News Bargaining Code Update: Facebook removes news content in Australia
18 February 2021 |
Media and Advertising Industry
Effective immediately, overnight Facebook banned news content from being shared in Australia across the social platform, with the ban also extending to the viewing and sharing of international news content for Australian users. The ban comes in response to the Federal Government’s news bargaining media code which would require tech companies to negotiate with news publishers over how much to pay them for news content.
Speaking about the sharp decision, Will Easton (MD of Facebook for AU & NZ) said “the value exchange between Facebook and publishers runs in favour of the publishers — which is the reverse of what the legislation would require the arbitrator to assume.”
With 40% of all Australians accessing news via search & social media, this ban will naturally change the way Australians consume content. Today, we’ve already seen key community welfare sites such as Bureau of Meteorology immediately cut off; a vital source of news for Australians, particularly those in fire struck regions who rely on social media for updated weather warnings.
It is a monumental blow for publishers who vastly rely on the sharing of news content as one of the primary ways of growing their subscriptions, site traffic and follower base. That being said, some may agree with Facebook’s defiance and sharp decision as last year it is estimated that they generated approximately 5.1 billion site referrals to Australian publishers worth an estimated AU$407 million for publishers. Facebook also had grand plans to launch its News tab in Australia later this year, in line with the success generated in the USA last year.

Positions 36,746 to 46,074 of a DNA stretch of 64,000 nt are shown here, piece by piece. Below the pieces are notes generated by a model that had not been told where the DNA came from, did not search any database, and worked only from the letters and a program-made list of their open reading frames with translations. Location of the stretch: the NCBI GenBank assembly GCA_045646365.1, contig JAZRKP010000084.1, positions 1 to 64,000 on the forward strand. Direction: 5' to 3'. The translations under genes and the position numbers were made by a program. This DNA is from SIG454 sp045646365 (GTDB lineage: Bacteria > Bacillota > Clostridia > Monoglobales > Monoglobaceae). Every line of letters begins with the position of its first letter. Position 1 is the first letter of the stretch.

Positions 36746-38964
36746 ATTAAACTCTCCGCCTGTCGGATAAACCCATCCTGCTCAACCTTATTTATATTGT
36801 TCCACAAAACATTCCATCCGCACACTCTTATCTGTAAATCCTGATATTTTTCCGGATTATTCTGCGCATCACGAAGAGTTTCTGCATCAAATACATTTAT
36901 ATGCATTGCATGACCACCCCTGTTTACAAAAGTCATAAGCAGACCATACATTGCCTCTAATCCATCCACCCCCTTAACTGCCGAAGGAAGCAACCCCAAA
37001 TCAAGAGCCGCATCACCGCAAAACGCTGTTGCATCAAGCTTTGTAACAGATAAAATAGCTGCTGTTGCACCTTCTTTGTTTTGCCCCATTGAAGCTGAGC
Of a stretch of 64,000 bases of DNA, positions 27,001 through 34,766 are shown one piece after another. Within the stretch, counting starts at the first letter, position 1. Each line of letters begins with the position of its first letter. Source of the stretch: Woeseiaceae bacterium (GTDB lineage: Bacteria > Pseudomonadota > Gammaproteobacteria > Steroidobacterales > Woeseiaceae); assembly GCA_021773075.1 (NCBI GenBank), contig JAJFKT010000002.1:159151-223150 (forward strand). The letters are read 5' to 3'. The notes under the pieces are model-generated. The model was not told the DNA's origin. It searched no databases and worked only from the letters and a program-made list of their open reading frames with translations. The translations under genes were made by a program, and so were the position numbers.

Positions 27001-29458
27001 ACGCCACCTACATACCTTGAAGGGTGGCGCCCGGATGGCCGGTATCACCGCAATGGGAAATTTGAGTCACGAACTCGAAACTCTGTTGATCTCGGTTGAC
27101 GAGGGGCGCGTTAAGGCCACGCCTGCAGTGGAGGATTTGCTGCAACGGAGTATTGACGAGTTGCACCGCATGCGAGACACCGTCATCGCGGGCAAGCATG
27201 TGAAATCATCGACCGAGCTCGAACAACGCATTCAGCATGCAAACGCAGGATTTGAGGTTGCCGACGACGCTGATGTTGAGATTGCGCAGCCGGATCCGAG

With News specific inventory officially accounting for 4% of all inventory across Facebook, it is anticipated that it will have a minimal impact on scale from an advertising perspective. However, it remains to be seen what the long term impact will be on the Facebook audience volume, with users going directly to site for their news content, at an opportunity cost of spending time on Facebook. Although Instagram are owned by Facebook, news content has been unaffected here, whether this might change in the near future, we are yet to see.
With Federal Government officials being encouraged to intervene, we eagerly await the extent of this bold snap decision.
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